The EU’s unitary patent system comes into
force on 1 June. This will create a new patent court for registering patents in
Europe. This has been made possible by Germany depositing the
ratification document for convening the Unified Patent Court. This means that
the patent system can now be fully applied. It has been provisionally applied
in 17 member states since 19 January 2022.
The European Commission took a further step
by presenting its legislative package that provides better intellectual
property protection on 17 April. It aims to standardise the fragmented patent
system, make it more efficient and provide better protection for innovations.
The package consists of three proposed regulations.
Greater transparency for standard essential patents
The SEPs (Standard Essential Patents) proposal
aims to better protect technologies that are indispensable in specific
industries. Well-known examples here are technologies such as WLAN, Bluetooth
or those used for transferring video data. Relevant companies would not be able
to stay in the market without them. The EU’s proposal aims to ensure that both
EU SEP holders and EU users are innovative, competitive in both the single and
global markets and that they make the latest standardised technologies
available to consumers at fair prices. A registration office for these patents
as well as a competence centre are to be established at the European Union
Intellectual Property Office (EUIPO) in order to create more transparency and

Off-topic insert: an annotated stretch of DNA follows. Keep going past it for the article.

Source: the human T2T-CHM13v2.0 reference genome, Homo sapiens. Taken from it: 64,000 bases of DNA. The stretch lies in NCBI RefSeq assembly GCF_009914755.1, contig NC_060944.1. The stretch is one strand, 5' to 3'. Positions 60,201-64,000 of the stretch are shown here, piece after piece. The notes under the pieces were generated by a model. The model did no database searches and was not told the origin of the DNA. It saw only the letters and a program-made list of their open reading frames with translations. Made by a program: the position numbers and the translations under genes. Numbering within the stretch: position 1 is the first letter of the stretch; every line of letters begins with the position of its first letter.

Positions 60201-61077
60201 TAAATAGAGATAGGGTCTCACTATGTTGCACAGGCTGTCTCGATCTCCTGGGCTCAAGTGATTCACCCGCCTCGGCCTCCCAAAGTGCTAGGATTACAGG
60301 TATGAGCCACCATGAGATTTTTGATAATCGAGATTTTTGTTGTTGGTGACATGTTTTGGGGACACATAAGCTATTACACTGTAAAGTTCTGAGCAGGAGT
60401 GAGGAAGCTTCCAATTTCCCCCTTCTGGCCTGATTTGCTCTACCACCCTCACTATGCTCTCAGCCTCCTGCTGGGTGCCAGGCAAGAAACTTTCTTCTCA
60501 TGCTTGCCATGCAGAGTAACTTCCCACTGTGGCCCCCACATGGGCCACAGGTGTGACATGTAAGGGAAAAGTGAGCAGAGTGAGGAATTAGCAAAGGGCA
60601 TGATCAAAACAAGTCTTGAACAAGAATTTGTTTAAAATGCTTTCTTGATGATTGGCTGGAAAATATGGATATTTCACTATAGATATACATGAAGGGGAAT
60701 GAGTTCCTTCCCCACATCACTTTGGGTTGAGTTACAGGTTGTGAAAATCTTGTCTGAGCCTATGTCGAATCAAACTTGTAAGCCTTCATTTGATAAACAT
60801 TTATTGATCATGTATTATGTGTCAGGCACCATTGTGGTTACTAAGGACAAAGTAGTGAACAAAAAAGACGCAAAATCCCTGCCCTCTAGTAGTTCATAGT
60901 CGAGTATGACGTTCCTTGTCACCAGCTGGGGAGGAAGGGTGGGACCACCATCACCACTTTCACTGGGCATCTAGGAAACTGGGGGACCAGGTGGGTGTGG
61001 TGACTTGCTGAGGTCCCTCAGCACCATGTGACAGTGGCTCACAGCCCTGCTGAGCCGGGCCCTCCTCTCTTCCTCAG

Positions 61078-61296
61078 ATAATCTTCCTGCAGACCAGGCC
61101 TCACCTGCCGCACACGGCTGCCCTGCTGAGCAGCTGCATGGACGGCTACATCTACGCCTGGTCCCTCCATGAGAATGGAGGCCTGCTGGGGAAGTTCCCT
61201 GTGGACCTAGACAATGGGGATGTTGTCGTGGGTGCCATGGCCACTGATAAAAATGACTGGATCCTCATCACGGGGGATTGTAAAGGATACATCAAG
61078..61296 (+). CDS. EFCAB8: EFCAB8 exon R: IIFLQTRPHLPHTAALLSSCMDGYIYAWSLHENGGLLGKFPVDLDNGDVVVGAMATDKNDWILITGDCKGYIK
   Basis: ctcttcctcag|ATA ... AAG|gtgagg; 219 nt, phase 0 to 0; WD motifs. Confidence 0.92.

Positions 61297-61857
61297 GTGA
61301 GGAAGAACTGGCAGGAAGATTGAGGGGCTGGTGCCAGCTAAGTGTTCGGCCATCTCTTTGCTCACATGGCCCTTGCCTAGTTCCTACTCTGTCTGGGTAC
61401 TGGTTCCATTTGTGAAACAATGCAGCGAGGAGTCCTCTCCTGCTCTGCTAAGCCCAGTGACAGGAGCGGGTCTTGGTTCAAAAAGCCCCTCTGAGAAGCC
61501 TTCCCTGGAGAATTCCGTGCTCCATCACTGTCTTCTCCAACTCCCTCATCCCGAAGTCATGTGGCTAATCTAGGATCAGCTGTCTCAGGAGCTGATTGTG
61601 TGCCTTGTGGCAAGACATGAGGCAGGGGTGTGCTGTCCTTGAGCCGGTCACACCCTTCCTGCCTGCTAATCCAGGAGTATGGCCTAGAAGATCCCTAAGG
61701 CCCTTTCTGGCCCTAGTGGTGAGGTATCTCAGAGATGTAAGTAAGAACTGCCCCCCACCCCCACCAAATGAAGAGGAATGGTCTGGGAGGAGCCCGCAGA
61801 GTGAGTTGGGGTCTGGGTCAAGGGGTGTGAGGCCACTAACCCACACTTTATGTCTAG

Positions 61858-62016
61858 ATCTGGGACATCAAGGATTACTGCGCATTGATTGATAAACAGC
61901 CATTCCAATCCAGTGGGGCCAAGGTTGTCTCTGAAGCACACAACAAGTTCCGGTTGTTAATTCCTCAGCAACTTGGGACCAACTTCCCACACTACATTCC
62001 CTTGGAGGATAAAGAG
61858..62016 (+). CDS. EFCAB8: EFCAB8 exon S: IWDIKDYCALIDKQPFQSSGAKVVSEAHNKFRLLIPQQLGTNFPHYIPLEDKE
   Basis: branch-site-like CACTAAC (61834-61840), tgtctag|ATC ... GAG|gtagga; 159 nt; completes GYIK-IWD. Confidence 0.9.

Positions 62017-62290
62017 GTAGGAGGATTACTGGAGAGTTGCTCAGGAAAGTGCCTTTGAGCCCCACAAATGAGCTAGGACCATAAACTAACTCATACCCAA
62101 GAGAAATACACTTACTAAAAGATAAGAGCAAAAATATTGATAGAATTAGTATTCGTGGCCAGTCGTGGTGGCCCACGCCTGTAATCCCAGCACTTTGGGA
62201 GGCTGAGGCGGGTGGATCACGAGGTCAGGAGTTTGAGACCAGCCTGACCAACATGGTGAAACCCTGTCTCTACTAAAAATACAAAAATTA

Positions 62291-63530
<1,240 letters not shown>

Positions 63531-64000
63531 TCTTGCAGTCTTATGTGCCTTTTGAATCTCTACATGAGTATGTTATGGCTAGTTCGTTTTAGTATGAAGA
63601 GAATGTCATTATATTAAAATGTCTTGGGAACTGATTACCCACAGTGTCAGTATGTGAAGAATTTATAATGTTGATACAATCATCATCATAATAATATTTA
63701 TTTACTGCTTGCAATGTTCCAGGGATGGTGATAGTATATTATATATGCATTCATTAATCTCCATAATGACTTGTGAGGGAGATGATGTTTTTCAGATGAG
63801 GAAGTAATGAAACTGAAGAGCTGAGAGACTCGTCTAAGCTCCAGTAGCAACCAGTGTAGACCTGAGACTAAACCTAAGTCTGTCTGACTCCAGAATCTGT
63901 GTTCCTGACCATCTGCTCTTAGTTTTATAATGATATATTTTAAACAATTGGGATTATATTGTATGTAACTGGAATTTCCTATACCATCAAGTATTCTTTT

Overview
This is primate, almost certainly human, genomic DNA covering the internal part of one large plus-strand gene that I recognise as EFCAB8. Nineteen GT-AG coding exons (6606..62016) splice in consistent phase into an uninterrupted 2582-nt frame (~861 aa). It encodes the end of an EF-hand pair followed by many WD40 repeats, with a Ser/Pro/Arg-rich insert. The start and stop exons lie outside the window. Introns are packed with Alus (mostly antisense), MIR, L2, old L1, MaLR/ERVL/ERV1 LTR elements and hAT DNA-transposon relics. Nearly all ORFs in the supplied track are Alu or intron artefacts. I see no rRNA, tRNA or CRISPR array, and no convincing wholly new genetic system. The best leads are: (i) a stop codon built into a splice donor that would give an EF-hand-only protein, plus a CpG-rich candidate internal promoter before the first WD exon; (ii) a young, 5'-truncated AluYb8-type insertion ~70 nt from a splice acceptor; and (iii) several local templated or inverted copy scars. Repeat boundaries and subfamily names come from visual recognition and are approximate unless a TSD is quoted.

to support the companies. Arbitration is intended to replace costly litigation.
Harmonising compulsory licensing
The compulsory licensing proposal aims to
replace the existing coexistence of 27 national compulsory licensing systems
and to introduce an instrument that will ensure that important patented
products and technologies can still be used throughout the EU in the event of a
crisis. This will apply in the event that a voluntary agreement covering the
use of a patent against payment is not concluded. Most recently, in connection
with the tough struggle at the World Trade Organisation level over the
"patent waiver" - albeit free of charge - for Corona vaccines and
therapeutics, it has once again become clear how different the views are about
compulsory licences, which was what the EU submitted as a negotiating alternative during the discussions. The EC is
now taking a step forward by proposing a regulation for its own area.
Protection certificates: One registration, one examination
The third proposal in the legislative package
will introduce a standardised SPC (Single Supplementary Protection Certificate)
valid at EU level. A centralised examination procedure will also be established
and implemented by the EUIPO in conjunction with its national equivalents.
These SPCs - which have so far only been awarded nationally - will allow the
term of a patent for human or veterinary medicinal products as well as plant
protection products to be extended by up to five years. The SPC can be extended
by another 6 months in order to provide a special incentive for developing
paediatric medicinal products. The SPCs are intended to compensate for the
sometimes long duration of the market authorisation process for these products.
This proposal will enable the EC to raise the SPC application process up to
European level and this will counteract the different handling processes used
by the member states. However, this proposal will not change the length of the
additional protection periods gained through an SPC. This is also in line with
the DSV's position that was submitted to the EC last spring as
part of the SPCs impact assessment